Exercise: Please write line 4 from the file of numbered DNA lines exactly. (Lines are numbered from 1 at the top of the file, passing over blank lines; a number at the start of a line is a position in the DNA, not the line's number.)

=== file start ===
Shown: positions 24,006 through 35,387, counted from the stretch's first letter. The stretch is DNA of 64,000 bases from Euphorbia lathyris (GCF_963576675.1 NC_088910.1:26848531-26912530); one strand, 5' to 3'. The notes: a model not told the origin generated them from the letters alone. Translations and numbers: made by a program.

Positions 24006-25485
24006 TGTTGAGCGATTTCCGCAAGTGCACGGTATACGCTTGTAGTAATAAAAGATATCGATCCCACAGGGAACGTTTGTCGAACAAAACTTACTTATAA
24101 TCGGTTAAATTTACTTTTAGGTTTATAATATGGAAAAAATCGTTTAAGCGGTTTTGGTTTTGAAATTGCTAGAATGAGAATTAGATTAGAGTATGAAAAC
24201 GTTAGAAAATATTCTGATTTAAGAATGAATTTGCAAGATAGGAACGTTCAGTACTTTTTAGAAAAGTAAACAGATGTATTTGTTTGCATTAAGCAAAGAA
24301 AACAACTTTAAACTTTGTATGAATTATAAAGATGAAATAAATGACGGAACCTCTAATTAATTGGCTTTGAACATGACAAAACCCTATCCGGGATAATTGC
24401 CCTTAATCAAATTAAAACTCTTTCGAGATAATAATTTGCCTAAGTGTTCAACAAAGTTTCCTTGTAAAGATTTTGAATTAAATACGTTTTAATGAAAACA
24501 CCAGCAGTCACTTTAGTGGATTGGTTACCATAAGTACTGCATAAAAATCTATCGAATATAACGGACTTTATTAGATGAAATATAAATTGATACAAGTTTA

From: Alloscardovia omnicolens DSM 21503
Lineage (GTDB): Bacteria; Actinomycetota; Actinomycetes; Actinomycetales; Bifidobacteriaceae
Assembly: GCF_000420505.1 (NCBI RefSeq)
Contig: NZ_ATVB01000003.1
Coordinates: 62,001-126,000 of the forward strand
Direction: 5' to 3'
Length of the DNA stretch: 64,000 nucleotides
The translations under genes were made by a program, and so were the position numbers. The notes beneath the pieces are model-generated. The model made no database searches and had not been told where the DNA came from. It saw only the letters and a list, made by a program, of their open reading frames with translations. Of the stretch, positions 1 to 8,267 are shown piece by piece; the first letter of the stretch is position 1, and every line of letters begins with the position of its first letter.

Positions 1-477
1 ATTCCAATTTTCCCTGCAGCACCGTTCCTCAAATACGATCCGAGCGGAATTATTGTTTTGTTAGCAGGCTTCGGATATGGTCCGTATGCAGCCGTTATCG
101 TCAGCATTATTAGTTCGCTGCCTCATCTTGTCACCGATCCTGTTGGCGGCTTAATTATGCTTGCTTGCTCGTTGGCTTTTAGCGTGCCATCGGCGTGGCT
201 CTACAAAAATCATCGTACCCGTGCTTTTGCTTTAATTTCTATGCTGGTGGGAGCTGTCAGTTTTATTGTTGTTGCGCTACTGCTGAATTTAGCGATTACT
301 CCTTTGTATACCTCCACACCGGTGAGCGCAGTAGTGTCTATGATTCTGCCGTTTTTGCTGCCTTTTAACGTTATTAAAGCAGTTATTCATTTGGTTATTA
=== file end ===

24101 TCGGTTAAATTTACTTTTAGGTTTATAATATGGAAAAAATCGTTTAAGCGGTTTTGGTTTTGAAATTGCTAGAATGAGAATTAGATTAGAGTATGAAAAC